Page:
Shenandoah National Park: An Ecologic and Geologic Marvel
November 6, 2007
From the beaches of the Atlantic Ocean to the towering Blue Ridge Mountains, Virginia has a wealth of diverse landscapes that can suit almost anyone’s desire to see the great outdoors.
p. One of the most ecologically and geologically interesting places in Virginia rests within the boundaries of the Shenandoah National Park, situated in the Blue Ridge Mountains. The park is surrounded by the Shenandoah River and Valley to the west and the Virginia Piedmont to the east.
p. The Shenandoah National Park hosts a rich geological history, which explains the way the Appalachian Mountains formed.
According to the National Park Service, 1 to 1.2 billion years ago, tectonic plates collided to form the Grenville Mountain range in the area where the Appalachian Mountains now stand.
p. Around 570 million years ago, tectonic plates moved apart and lava began to flow, erupting at rift zones along the surface.
The lava flows that exuded from the rift zones formed the Catoctin Formation, creating broad, rolling plains similar to those found around Big Meadows in the Shenandoah National Park. The original lava flows were originally composed of basalt.
p. As they metamorphosed, they became richer in chlorite and epidote, and then became greenstones, which cap many peaks in the park. These greenstones produce jagged cliffs composed of very fine grains. The rocks tend to be of a light gray to rusted red color, but if freshly exposed, they appear green.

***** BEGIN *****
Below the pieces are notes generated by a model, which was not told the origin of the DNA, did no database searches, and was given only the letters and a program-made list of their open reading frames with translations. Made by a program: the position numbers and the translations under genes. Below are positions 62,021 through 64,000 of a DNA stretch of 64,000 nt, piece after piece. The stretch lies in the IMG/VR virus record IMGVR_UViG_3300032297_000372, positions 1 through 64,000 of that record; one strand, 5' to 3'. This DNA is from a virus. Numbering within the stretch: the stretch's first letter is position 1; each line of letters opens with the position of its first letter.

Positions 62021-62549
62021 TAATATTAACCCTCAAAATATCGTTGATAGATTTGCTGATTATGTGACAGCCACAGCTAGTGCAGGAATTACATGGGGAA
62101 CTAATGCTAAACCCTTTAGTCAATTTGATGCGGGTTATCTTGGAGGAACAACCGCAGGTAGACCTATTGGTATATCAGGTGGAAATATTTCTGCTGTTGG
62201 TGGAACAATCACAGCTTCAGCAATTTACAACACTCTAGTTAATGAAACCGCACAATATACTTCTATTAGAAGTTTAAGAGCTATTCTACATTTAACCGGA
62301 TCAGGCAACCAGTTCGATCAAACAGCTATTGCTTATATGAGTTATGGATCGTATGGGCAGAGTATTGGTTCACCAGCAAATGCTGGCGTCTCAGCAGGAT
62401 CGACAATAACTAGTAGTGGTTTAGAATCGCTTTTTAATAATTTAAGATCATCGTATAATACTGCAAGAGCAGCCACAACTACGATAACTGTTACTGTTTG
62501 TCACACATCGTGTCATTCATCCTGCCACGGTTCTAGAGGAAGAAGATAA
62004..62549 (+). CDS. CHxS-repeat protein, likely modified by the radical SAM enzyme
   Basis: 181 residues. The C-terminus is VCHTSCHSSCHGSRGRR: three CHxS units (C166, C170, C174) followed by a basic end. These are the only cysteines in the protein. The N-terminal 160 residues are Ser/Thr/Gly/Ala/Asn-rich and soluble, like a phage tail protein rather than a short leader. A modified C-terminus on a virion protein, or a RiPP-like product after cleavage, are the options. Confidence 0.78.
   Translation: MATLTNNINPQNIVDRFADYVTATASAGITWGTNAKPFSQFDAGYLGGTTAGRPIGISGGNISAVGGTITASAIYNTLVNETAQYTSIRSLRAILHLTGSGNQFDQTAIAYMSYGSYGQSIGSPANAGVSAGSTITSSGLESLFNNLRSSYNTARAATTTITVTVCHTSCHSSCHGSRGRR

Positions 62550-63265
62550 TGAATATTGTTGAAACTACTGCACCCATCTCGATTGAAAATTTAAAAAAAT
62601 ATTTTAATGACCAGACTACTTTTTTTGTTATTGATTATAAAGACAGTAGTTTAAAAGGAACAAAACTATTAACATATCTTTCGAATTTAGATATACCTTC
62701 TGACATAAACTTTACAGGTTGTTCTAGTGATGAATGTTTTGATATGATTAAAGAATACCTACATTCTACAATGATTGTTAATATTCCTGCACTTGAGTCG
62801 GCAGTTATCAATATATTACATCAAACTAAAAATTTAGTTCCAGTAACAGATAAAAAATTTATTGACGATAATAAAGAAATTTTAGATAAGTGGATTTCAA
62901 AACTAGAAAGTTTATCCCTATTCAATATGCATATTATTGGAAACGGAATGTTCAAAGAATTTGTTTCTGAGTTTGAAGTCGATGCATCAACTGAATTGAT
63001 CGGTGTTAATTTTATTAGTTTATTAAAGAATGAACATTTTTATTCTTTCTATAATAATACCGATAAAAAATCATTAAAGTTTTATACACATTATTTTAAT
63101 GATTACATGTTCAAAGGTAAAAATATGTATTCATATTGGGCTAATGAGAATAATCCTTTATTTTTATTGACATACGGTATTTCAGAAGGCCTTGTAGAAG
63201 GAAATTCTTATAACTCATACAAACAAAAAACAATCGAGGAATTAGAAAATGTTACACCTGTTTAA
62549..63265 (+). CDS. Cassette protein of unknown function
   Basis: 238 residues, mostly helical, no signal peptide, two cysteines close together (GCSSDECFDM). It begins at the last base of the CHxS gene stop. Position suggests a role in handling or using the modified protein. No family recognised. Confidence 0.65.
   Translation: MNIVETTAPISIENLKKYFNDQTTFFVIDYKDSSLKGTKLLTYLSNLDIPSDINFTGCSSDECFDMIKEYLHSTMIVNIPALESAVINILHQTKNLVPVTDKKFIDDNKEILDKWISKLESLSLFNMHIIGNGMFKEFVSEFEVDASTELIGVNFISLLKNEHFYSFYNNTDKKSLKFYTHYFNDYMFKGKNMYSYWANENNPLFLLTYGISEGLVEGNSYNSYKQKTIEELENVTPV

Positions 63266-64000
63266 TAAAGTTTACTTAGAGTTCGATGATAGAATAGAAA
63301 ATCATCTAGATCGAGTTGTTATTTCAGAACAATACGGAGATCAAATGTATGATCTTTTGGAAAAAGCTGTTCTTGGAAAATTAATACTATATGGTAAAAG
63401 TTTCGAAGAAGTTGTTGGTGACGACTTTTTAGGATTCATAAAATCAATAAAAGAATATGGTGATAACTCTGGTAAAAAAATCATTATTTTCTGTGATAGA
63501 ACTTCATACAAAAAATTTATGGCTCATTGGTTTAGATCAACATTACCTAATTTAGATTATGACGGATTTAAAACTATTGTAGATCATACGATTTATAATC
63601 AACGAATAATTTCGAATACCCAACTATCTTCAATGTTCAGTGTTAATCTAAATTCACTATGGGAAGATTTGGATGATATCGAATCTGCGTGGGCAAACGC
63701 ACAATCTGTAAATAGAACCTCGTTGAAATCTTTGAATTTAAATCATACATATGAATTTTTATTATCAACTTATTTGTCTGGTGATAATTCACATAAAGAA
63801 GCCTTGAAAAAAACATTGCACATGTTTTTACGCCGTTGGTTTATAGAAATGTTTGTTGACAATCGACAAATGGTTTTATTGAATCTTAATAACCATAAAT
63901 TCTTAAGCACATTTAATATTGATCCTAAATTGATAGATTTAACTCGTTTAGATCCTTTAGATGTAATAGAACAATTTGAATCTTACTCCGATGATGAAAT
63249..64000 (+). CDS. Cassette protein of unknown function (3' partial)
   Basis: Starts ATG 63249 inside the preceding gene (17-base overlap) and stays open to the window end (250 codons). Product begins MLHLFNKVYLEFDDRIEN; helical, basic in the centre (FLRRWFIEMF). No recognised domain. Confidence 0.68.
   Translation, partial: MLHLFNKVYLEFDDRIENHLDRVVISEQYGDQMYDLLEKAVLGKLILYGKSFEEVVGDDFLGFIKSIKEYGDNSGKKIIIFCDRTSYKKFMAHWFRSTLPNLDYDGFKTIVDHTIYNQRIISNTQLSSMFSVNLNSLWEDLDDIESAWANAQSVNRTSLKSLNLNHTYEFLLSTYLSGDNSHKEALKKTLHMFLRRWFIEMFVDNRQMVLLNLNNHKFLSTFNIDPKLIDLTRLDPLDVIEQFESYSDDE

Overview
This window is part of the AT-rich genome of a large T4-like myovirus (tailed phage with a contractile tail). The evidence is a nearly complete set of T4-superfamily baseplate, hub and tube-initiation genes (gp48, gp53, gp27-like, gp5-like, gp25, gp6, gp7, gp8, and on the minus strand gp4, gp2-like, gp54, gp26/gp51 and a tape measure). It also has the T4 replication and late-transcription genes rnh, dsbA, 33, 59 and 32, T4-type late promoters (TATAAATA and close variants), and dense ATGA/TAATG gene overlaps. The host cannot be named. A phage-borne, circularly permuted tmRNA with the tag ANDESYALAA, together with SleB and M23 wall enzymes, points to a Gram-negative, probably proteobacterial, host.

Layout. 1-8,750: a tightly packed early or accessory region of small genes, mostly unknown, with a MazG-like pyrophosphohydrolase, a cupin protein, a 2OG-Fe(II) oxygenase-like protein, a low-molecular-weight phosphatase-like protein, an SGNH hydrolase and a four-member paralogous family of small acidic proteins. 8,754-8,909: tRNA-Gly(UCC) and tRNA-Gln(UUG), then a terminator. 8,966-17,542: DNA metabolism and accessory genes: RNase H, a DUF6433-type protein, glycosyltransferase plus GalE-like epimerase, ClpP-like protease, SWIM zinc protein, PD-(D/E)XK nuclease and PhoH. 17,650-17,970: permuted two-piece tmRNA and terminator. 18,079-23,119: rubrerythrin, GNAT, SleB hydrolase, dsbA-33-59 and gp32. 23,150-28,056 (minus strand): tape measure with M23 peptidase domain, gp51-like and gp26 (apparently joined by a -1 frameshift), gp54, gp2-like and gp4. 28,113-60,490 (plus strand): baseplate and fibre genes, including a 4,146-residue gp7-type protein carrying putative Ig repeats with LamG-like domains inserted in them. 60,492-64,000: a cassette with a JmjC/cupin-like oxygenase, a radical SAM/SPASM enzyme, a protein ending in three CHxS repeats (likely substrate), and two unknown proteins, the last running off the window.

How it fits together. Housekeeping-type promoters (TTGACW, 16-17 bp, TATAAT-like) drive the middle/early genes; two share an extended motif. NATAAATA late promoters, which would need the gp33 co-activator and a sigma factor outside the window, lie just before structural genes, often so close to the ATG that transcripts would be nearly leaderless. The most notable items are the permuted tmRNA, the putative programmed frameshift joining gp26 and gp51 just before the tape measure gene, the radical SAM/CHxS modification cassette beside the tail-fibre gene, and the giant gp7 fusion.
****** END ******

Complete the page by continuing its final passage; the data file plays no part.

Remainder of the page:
p. Sedimentary rocks in the park belong to a rock group known as the Chilhowee Group. This group is broken into three formations: the Weverton formation, composed of early river deposits; the Hampton formation, composed of lagoonal deposits; and the Erwin formation, which created beach sand.
p. The North American and African tectonic plates eventually collided with each other, fracturing the sea floor and causing the older metamorphic rock to tilt upward and slide under the younger sedimentary rock. This event created the Appalachian Mountains.
Over the past 250 million years, wind and water have eroded the Appalachian Mountains, transforming them from the jagged peaks of their initial original formation to the rounder peaks common today.
p. Whether you are interested in the complexity of the ecology and the geologic formations of the Appalachian Mountains or would prefer to simply hike or camp around them, the Shenandoah National Park offers a chance for everyone to explore the beauty and wonder of the Appalachian Mountains.